Before making that step, however, Congreve turned to tragedy, though The Mourning Bride resembles Congreve’s other plays, for, like the comedies, it explores the questions of how the individual should act in society and what constitutes a proper marriage. On the one hand are Zara and Manuel, who rely on royal birth and power. They believe that power can command even love; Manuel wants to compel his daughter to marry Garcia, the son of the king’s favorite, and Zara seeks to force Osmyn to marry her. Manuel is therefore another version of Sir Sampson Legend, who would have his child act as he himself wishes, regardless of the child’s desires. Zara is a tragic rendition of Lady Touchwood, who would rather murder the man she loves than see a rival marry him. Significantly, Elizabeth Barry played both Lady Touchwood and Zara. Zara and Manuel serve as blocking figures, much like Maskwell and Lady Touchwood, but with more power to do evil.

Contrasted to these two are Osmyn and Almeria. They, too, are of royal birth, but instead of using power to create love, they use love to get power. They are generous, brave, intelligent, like their comic counterparts. Like them, too, they are young, confronting a harsh world controlled by their elders. As in the comedies, the values of the young triumph, but in the process the villains are not simply exposed but, as befits a tragedy, killed. The true lovers wed; Zara and Manuel also “marry”—at the end of the play, Zara drinks to her love from a poisoned bowl, embraces him, and dies by his side exclaiming, “This to our mutual bliss when joined above.” Like Tattle and Mrs. Frail, the unworthy characters are joined. The analogy is strengthened by the masked wedding each undergoes. Just as Tattle and Mrs. Frail do not recognize their partners until it is too late, so Zara believes she is dying beside Osmyn rather than Manuel.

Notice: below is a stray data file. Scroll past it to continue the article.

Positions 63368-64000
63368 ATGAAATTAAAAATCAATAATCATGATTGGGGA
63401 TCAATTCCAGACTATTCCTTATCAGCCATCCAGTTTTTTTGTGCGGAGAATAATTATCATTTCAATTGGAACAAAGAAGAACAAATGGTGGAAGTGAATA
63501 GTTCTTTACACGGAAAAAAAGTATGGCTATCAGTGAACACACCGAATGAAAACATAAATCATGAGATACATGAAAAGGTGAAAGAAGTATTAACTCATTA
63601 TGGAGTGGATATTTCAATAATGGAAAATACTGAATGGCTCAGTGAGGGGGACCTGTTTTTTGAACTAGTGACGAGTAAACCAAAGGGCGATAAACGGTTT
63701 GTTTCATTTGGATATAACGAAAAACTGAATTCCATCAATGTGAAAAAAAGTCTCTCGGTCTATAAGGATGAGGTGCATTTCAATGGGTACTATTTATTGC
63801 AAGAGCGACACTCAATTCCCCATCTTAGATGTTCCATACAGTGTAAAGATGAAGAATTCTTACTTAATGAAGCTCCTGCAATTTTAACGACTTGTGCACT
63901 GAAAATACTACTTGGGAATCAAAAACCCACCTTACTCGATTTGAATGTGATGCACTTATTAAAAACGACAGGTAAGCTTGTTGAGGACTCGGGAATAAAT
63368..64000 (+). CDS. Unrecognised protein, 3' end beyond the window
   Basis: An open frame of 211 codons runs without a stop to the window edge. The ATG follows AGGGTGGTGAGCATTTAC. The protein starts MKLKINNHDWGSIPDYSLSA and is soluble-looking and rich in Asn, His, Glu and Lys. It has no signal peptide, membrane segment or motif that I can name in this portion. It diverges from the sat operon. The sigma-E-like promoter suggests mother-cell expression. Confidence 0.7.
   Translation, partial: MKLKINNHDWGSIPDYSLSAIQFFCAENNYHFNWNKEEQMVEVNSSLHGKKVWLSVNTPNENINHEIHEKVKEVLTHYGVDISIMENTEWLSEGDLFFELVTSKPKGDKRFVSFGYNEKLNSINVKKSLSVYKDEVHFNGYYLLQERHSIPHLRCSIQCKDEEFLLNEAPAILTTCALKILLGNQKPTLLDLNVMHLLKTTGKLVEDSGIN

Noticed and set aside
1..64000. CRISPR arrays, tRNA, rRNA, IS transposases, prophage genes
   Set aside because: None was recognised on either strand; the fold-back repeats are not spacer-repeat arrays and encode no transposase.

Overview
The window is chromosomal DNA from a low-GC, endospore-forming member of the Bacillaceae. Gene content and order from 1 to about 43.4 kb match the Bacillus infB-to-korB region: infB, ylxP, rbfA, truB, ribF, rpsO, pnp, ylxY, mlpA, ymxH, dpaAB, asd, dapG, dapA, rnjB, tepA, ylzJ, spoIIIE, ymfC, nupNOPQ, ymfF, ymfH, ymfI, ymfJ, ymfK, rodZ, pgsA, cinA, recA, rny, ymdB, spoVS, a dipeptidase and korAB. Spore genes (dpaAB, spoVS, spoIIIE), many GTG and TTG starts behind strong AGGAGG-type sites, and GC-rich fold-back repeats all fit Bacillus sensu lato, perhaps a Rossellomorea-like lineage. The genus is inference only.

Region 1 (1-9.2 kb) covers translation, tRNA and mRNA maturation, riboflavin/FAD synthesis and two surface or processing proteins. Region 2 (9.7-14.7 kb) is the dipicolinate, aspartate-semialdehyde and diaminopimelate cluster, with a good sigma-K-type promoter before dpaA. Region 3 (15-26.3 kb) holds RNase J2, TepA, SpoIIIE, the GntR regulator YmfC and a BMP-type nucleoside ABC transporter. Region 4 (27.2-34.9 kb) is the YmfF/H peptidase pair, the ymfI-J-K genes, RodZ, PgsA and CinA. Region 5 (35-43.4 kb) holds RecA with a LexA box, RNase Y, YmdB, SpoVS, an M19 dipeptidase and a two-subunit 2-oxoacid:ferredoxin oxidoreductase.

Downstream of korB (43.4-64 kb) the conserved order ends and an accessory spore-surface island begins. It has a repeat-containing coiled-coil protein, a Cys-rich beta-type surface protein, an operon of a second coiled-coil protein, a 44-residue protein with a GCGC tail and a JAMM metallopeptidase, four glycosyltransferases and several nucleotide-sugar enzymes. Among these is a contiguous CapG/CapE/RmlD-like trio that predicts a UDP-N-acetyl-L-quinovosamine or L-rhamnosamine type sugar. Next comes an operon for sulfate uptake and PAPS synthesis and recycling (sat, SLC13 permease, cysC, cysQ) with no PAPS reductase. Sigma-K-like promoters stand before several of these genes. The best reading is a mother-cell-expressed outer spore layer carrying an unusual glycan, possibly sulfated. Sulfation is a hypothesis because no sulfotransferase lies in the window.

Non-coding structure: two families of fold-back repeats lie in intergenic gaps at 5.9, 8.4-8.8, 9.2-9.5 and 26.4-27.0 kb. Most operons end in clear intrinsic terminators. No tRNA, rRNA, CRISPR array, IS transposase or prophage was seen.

The deposition of the old by the young marks a triumph of love over power. It also addresses the question of what constitutes legitimate power. The older generation believes that birth and rank alone are sufficient; Manuel and Zara sense no obligation to anyone but themselves. Theirs is the belief in the divine right of kings to govern wrongly. Osmyn and Almeria have a different view. Though of royal birth, Osmyn is elevated to the throne by the people, who rebel against Manuel’s tyranny. Congreve, staunch Whig, is portraying the Glorious Revolution, in which the hereditary monarch, because he has abused his power, loses his crown to a more worthy, because more benevolent, successor.